The first written record of pasta with tomato sauce can be found in the 1790 cookbook L'Apicio Moderno by Roman chef Francesco Leonardi. The Amatriciana recipe became famous in Rome over the 19th and early 20th centuries, due to the centuries old connection between Rome and Amatrice; the recipe was well received and went on to be considered a "classic" of the Roman Cuisine though it originated elsewhere. The name of the dish in the Romanesco dialect became matriciana due to the apheresis typical of this dialect. While tomato-less gricia is still prepared in central Italy, it is the tomato-enriched amatriciana, better known throughout Italy and exported everywhere. While in Amatrice the dish is prepared with spaghetti, the use of bucatini has become common in Rome and is now prevalent. Other types of dry pasta are used, whereas fresh pasta is avoided; the recipe is known in several variants depending, among other things, on the local availability of certain ingredients. While everybody seems to agree about the use of guanciale and tomato, onion is not favored in Amatrice, but is shown in the classical handbooks of Roman cuisine.
For frying, olive oil is most used, but strutto is used as well. The addition of garlic sauteed in olive oil, before adding the guanciale is accepted, for cheese either pecorino romano or Amatrice's pecorino can be used; the addition of black or chili pepper is common. List of pasta dishes List of pork dishes List of Benedetto. Vie piazze. Roma: Libreria di scienze e lettere. Boni, Ada. La Cucina Romana. Roma: Newton Compton Editori. Gosetti Della Salda, Anna. Le ricette regionali italiane. Milano: Solares. Carnacina, Luigi. Roma in Cucina. Milano: Giunti Martello. Faccioli, Emilio. L'Arte della cucina in Italia. Milano: Einaudi. Ravaro, Fernando. Dizionario romanesco. Roma: Newton Compton. ISBN 9788854117921. NY Times article on different recipes for sugo all'amatriciana and on guanciale Official Amatriciana sauce recipe
Pasta is a staple food of Italian cuisine. Pasta is made from an unleavened dough of durum wheat flour mixed with water or eggs, formed into sheets or various shapes cooked by boiling or baking. Rice flour, or legumes, such as beans or lentils are sometimes used in place of wheat flour to yield a different taste and texture, or as a gluten-free alternative. Pastas are divided into two broad categories: fresh. Most dried pasta is produced commercially via an extrusion process, although it can be produced at home. Fresh pasta is traditionally produced by hand, sometimes with the aid of simple machines. Fresh pastas available in grocery stores are produced commercially by large-scale machines. Both dried and fresh pastas come in a number of shapes and varieties, with 310 specific forms known by over 1300 documented names. In Italy, the names of specific pasta shapes or types vary by locale. For example, the pasta form cavatelli is known by 28 different names depending upon the town and region. Common forms of pasta include long and short shapes, flat shapes or sheets, miniature shapes for soup, those meant to be filled or stuffed, specialty or decorative shapes.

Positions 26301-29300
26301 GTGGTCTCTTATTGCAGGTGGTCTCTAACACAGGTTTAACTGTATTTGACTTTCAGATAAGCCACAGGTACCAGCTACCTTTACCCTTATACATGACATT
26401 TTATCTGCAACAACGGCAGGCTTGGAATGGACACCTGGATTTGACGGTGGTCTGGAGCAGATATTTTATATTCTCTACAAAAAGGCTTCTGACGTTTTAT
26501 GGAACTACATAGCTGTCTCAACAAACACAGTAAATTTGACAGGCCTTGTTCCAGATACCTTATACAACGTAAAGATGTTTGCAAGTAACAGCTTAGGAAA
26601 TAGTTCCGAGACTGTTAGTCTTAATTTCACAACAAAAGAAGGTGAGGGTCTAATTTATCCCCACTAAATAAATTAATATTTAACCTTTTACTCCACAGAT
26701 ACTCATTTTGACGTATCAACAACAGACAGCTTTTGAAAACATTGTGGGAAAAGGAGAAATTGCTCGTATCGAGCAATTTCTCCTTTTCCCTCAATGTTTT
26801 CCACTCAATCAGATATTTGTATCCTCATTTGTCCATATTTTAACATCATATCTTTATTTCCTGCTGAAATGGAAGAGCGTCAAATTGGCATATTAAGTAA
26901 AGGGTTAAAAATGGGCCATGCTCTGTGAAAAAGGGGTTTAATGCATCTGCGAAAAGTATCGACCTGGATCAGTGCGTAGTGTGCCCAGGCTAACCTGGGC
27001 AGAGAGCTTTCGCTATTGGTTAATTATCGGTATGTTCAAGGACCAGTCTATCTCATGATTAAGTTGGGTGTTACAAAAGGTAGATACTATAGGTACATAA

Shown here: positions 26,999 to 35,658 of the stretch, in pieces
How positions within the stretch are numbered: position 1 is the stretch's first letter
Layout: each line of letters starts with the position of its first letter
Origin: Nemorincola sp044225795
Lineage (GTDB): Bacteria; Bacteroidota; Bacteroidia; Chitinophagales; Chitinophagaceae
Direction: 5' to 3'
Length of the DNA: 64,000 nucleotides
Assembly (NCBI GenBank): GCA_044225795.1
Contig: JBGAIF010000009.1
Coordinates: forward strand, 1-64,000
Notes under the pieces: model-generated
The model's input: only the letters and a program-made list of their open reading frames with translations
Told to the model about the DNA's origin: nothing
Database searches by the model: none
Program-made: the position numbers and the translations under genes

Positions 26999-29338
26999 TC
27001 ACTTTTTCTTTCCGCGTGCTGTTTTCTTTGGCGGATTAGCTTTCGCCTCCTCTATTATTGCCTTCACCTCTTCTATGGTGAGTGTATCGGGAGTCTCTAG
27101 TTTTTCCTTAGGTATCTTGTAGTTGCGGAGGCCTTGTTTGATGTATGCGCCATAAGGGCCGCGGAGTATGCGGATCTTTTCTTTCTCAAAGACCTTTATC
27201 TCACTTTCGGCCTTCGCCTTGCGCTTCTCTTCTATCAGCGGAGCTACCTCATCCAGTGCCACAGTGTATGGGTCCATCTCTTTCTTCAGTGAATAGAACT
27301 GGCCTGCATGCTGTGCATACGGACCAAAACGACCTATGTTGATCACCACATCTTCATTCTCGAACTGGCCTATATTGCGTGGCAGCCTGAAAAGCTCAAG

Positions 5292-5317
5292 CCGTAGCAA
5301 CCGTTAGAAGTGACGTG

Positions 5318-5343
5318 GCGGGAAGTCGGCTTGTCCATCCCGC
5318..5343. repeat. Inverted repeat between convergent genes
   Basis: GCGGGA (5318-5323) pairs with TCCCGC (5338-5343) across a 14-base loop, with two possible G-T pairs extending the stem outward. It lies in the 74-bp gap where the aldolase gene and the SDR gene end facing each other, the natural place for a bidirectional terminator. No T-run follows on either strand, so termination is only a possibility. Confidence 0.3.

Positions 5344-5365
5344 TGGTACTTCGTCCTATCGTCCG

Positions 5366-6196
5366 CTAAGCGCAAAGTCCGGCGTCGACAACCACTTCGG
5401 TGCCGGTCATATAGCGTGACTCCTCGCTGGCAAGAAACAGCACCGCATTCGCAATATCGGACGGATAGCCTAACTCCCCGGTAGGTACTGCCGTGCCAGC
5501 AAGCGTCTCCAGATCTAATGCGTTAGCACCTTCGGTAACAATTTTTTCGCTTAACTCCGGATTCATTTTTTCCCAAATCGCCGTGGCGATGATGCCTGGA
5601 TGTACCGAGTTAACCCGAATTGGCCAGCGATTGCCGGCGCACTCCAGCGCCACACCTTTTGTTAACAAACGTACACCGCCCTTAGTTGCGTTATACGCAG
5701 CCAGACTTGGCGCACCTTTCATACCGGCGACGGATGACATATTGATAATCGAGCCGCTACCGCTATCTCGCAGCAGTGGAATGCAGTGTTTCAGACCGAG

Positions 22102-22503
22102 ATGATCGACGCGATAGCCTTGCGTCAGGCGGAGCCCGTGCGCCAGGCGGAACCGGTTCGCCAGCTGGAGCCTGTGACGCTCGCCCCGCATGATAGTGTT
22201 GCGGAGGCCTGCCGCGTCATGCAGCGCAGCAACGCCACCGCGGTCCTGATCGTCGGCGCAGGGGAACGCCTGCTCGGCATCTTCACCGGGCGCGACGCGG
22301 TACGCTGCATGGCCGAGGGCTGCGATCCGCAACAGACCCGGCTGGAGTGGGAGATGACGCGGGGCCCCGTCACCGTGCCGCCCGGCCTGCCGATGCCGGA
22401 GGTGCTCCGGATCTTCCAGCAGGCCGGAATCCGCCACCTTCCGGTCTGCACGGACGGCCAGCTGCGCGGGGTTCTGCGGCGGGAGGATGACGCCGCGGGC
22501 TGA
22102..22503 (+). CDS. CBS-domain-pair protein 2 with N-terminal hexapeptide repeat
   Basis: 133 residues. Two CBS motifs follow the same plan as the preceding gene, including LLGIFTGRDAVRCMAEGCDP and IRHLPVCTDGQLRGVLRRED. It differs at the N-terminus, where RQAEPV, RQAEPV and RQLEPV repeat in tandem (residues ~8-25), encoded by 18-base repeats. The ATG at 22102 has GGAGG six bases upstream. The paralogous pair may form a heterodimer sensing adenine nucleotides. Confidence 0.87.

As a category in Italian cuisine, both fresh and dried pastas are classically used in one of three kinds of prepared dishes: as pasta asciutta, cooked pasta is plated and served with a complementary side sauce or condiment. A third category is pasta al forno, in which the pasta is incorporated into a dish, subsequently baked in the oven. Pasta dishes are simple, but individual dishes vary in preparation; some pasta dishes are served for light lunches, such as pasta salads. Other dishes may be used for dinner. Pasta sauces may vary in taste and texture. In terms of nutrition, cooked plain pasta is 31% carbohydrates, 6% protein, low in fat, with moderate amounts of manganese, but pasta has low micronutrient content. Pasta may be made from whole grains. First attested in English in 1874, the word "pasta" comes from Italian pasta, in turn from Latin pasta, latinisation of the Greek παστά "barley porridge". In the 1st century AD writings of Horace, lagana were fine sheets of fried dough and were an everyday foodstuff.
Writing in the 2nd century Athenaeus of Naucratis provides a recipe for lagana which he attributes to the 1st century Chrysippus of Tyana: sheets of dough made of wheat flour and the juice of crushed lettuce flavoured with spices and deep-fried in oil. An early 5th century cookbook describes a dish called lagana that consisted of layers of dough with meat stuffing, an ancestor of modern-day lasagna. However, the method of cooking these sheets of dough does not correspond to our modern definition of either a fresh or dry pasta product, which only had similar basic ingredients and the shape; the first concrete information concerning pasta products in Italy dates from the 13th or 14th century. Historians have noted several lexical milestones relevant to pasta, none of which changes these basic characteristics. For example, the works of the 2nd century AD Greek physician Galen mention itrion, homogeneous compounds made of flour and water; the Jerusalem Talmud records that itrium, a kind of boiled dough, was common in Palestine from the 3rd to 5th centuries AD.